Most Premier League referees, though, will only get to test the "Goal Decision System" for the first time just days before the season starts next week.
And the set-piece unveiling of Hawk-Eye's camera-based system inside the Emirates Stadium on Thursday saw Arsenal manager Arsene Wenger highlight concerns about how it will cope with complex situations.
"Honestly it's a bit more sophisticated and complicated than you would imagine," Wenger said. "It's not as easy as it looks."
Standing in the goalmouth, Wenger challenged referee Anthony Taylor on the precise application of Hawk-Eye to rule on disputed goals.
"Football can be so quick that the ball can go in and go out and something can happen in the moment between the ball going in and the signal comes up, so what does the referee decide?" Wenger asked.
Taylor sought to reassure Wenger.
"We have a training day on Monday where we are going to spend the whole day with the referees and all the assistants going through the system and exactly work through small anomalies like that," Taylor said. "What if there are two decisions very close?"
Wenger, who has championed technology for years, responded with a more precise scenario.
"The ball goes in, goes out and somebody makes a foul, and the guy wants to kick it in again," he said. "The referee decides in that fraction of a second to give a foul for the defender. And then suddenly it appears to be a goal and he's already decided it's a foul for the defender."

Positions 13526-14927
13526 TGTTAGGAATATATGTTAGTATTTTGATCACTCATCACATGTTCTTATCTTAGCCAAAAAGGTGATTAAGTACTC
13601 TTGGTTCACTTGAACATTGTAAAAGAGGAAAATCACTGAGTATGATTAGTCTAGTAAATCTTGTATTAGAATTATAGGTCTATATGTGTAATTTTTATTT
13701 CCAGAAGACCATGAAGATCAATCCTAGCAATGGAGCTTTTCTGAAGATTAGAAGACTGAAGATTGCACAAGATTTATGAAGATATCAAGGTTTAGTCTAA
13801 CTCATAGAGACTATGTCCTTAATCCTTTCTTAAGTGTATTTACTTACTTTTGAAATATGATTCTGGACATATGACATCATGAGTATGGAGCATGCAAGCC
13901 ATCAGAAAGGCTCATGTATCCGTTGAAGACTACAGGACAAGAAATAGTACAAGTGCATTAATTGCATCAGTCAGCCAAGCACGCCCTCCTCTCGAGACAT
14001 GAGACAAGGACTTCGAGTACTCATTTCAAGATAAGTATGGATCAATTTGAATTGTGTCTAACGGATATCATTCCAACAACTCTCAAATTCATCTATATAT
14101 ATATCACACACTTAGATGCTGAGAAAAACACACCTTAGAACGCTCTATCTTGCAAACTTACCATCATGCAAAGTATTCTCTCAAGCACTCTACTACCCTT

There isn't a precise answer yet.
"While it's probably going to be a small number of incidents like this, it's important we are prepared for these situations and this is what our session on Monday is going to be all about," Taylor said.
Despite his challenging manner under the glare of the cameras, Wenger was keen to underscore his delight that technology has arrived in football to bring "justice" to the decision-making. And he's hoping that the cameras could one day be used to rule on more than just goal-line decisions.
The Premier League's attempts to introduce technology were rebuffed for years by FIFA until President Sepp Blatter reversed his opposition after England midfielder Frank Lampard was denied an obvious goal at the 2010 World Cup.
FIFA is deploying GoalControl-4D, a similar system, at the World Cup in Brazil next year after it was tested at the Confederations Cup recently.Suggest a correction